Anatomy of a Rust Program, Part V: /src/winkconfig.rs

This blog post is the fifth in a series that describes the structure of the wink command line program that I have written in rust and that I use to invoke other Windows and Linux programs from bash and Windows shells under Windows Subsystem for Linux. This post describes the WinkConfig struct used to represent command line arguments to the program, defined in the /src/winkconfig.rs file and hence crate::winkconfig:WinkConfig.

The file /src/winkconfig.rs defines the WinkConfig struct and the implementation of its members (crate::winkconfig::WinkConfig). WinkConfig represents command line parameters passed to the wink command.

Before the definition of the WinkConfig struct, this line enables the serde library to serialize the fields in the struct as JSON. Compilations will fail if the struct does not meet requirements for serde. For my purposes, all fields are public.

#[derive(serde::Serialize)]

The fmt() function renders the WinkConfig as JSON for debugging purposes, repurposing the -p parameter used by the wink command itself to enable pretty-printing of JSON exports of its configuration.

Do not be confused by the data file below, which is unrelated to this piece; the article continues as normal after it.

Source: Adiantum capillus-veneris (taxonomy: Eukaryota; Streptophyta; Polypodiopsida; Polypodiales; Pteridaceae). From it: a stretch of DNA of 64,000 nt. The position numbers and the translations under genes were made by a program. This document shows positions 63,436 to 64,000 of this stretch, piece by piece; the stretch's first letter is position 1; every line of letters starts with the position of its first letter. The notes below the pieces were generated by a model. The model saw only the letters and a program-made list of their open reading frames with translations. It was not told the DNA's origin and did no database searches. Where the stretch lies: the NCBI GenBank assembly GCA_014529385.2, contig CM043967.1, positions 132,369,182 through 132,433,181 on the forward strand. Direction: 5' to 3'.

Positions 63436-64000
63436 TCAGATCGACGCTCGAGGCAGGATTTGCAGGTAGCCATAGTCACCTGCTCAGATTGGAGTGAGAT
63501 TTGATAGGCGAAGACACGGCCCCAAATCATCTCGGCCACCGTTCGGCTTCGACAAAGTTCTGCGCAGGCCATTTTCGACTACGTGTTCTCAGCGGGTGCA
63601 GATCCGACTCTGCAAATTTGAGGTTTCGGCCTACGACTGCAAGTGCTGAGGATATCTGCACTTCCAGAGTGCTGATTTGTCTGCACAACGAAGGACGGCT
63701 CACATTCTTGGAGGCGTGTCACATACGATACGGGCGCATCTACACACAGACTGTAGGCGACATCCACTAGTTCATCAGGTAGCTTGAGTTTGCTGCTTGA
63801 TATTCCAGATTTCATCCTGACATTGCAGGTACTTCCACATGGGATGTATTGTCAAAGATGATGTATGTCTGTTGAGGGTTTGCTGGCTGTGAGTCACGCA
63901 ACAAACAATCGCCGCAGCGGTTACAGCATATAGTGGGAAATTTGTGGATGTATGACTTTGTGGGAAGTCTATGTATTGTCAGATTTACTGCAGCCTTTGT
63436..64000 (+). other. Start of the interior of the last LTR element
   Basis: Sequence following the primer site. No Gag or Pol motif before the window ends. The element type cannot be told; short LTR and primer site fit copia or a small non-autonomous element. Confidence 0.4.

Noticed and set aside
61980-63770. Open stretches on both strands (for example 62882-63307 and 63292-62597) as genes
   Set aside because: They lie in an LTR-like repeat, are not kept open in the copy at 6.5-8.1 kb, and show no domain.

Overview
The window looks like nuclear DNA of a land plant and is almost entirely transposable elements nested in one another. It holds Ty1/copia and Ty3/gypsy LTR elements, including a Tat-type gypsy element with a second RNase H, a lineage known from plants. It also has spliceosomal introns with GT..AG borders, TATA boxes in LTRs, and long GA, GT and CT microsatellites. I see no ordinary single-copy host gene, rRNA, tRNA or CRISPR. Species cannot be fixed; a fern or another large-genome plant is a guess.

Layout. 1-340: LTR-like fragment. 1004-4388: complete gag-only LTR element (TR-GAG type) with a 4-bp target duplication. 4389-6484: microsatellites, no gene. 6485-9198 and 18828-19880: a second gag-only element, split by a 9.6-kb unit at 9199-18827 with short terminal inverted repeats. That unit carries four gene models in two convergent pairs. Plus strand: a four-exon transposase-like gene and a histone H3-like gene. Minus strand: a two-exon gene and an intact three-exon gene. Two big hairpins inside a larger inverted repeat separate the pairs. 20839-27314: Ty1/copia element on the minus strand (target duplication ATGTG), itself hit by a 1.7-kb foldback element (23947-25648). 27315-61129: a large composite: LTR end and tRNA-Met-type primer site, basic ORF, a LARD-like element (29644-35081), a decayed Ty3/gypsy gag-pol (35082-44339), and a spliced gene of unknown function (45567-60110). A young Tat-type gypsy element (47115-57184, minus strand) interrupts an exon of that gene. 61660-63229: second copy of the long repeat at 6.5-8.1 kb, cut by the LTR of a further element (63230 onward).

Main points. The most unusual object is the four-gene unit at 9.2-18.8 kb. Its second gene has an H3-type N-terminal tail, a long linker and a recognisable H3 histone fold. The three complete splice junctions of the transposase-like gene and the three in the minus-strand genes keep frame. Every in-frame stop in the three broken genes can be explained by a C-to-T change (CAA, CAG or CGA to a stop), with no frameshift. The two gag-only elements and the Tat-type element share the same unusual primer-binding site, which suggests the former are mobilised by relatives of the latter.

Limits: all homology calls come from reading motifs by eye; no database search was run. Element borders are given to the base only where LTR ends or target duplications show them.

Most of the logic is in the new() function, which accepts a vector (ordered list) of strings that the main() method in /src/main.rs determines from command line arguments and passes to new().

The first command line argument is the name of the command, such as wink or wink.exe or /path/to/wink. The new() function ignores that at first, iterating the command line arguments until it finds “help” or one that does not begin with a slash or a dash, which should be the command code that indicates which invocable to invoke. Any other command line options enable options or render help.

Note the use of to_owned. Rust enforces scope in a way that sometimes requires use of constructs to control which variables determine when the system frees memory.

The new() method then constructs a WinkConfig. Note that when field names match variable names, we can specify field names without the matching variable names.

If there is no reason to render usage information, then the new() method returns the WinkConfig in an Ok enumeration. Otherwise, it returns the WinkConfig and Box that contains a HelpError (/src/helperror.rs) that informs the caller to render usage information for the command.

To demonstrate testing, this class includes a mod named tests, which is a naming convention. When run with cargo run, a special main() method invokes tests attributed such as these.

The it_get_from_command_line_args() function removes some command line arguments that may appear when running under cargo test.

The it_has_a_path() test panics, which means crashing the program, but the #[should_panic] attribute interprets only a panic as a successful test. This is useful for determining absolute paths to things – run the tests for the thing and see its path.

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